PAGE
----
In 2010, John Burin was well into his tenure as Manager for the City of Elmira. Asked to provide Chemung County with fiscal data, Burin created a document entitled “Every Number has a Story“, found here.
Although many things have changed regarding the economic situations in both the City of Elmira and Chemung County since Burin created the document, it nonetheless provides many insights into the obstacles facing Elmira. It is necessary reading for anyone trying to figure out why Elmira is in such a tough fiscal position and, more critically, what can be done to help fix it.
In his cover letter to the document, Burin, who has also served as Elmira’s assessor and is a past member of Southern Tier Economic Growth and the Chemung County Industrial Development Agency, encouraged Chemung County to give him an opportunity to participate directly on a task force created to analyze municipal income and expense:
“Although you have requested financial data from each municipality, I have attached information that is unique to the City and requires an understanding before income and expense data can be accurately analyzed. As you review the attached information I am confident that you will conclude that a simple comparison of funds/expenses with other municipalities is insufficient. Every number has a story that needs to be part of your analysis and I would welcome the opportunity to be an active member of your committee to ensure your understanding of the City’s data.”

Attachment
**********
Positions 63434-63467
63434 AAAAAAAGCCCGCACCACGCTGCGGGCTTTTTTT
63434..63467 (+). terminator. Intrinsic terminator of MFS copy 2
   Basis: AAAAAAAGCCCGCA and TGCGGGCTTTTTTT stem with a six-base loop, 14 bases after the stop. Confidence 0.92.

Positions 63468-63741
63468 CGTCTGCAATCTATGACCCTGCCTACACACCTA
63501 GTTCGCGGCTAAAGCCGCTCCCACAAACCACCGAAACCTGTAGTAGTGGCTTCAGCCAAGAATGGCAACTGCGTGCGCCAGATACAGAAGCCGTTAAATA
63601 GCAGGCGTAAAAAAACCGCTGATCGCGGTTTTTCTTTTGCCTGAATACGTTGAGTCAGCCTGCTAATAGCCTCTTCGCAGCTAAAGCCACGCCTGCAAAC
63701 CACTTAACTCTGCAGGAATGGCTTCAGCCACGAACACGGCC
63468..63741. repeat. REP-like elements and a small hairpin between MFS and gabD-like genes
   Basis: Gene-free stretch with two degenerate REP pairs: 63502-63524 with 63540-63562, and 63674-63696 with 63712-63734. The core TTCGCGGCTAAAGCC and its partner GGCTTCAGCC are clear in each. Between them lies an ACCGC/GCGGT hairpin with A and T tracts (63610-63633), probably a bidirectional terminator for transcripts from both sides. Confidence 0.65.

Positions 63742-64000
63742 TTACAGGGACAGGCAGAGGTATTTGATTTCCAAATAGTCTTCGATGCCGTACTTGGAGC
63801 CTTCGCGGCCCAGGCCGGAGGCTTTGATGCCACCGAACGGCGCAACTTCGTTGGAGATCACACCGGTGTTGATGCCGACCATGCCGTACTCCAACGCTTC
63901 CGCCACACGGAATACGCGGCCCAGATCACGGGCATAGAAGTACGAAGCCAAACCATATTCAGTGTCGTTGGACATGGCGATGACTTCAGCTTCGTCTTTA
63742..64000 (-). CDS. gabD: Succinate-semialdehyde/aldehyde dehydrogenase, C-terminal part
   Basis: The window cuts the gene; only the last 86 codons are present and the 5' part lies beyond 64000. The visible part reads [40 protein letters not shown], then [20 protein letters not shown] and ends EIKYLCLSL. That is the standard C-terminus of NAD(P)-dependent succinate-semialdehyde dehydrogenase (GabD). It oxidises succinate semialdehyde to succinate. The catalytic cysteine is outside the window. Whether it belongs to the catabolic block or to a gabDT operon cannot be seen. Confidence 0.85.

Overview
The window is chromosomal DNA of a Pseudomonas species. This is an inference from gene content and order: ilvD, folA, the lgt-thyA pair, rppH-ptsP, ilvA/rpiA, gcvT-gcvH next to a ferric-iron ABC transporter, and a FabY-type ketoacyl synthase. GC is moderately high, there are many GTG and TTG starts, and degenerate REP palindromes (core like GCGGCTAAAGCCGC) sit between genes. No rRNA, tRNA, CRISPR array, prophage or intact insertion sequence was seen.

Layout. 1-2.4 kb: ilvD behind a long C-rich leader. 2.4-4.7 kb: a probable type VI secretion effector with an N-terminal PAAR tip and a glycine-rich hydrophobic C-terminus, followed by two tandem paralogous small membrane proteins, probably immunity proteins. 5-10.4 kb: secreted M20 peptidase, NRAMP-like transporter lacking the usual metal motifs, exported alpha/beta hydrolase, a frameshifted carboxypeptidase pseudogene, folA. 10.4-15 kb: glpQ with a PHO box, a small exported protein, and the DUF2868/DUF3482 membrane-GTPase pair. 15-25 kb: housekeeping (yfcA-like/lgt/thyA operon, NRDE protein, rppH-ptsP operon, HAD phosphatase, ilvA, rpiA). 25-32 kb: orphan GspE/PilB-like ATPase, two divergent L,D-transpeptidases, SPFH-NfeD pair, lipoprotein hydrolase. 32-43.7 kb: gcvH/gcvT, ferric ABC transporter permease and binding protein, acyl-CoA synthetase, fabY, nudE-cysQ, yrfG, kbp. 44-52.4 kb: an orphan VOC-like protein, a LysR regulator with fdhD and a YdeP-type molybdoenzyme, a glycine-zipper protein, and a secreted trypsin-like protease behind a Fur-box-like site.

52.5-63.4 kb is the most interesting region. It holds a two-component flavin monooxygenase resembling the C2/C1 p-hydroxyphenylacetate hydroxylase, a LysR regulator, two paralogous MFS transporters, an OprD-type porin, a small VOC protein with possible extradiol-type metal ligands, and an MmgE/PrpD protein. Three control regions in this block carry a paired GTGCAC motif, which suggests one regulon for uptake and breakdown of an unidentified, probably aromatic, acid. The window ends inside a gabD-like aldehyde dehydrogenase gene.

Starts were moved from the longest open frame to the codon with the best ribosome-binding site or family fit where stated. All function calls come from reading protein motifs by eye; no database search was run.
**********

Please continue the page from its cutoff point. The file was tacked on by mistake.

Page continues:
Burin is now a candidate for Chemung County legislature in the 9th district, as described here, in part because he recognizes the critical need for improved relations between the City of Elmira and the Chemung County.
Of note, I met Burin for coffee recently to talk about his experiences as manager and to get a better sense of why he wants to serve on the legislature. While we were talking, he asked why I, a candidate for legislature in the 7th district that encompasses most of the Town of Elmira, am so interested in what happens in the City.
It’s a fair question, and one I have been asked numerous times over the past few months.
The answer is straightforward and quite simple:
*Elmira is our county seat and the center of our community. We are never going to move forward Chemung County forward until we improve its financial condition, which will in turn lead to increased jobs and reduced crime throughout the County.
*Nearly all of the children who reside in the 7th Legislative district will attend school in the City of Elmira at some point, and a substantial number of adults work there. The Town-City border is an artificial line most of us cross every day. Improving conditions in the City benefits everyone, not just the people who live there.
*As I have begun talking to residents of the 7th Legislative district about the issues, the thing I hear most frequently is a concern about increased crime, something people tend to relate to conditions in the City. Whether the data supports this so-called “crime creep”, the perception that problems in the City adversely affect the Town is real. This perception impacts everything from quality of life to real property values, and can be addressed by making improvement of the City a priority.
*Finally, if the City of Elmira is forced to outright dissolve – something that would require a vote by the City’s residents – all property north of the Chemung River would revert to the Town of Elmira and property south of the river to the Town of Southport. As such, residents of those municipalities have a heightened incentive to work toward improving the City’s situation, as its problems would not simply disappear if it dissolves.
Fixing this mess will take a team approach, as we all have a lot to gain.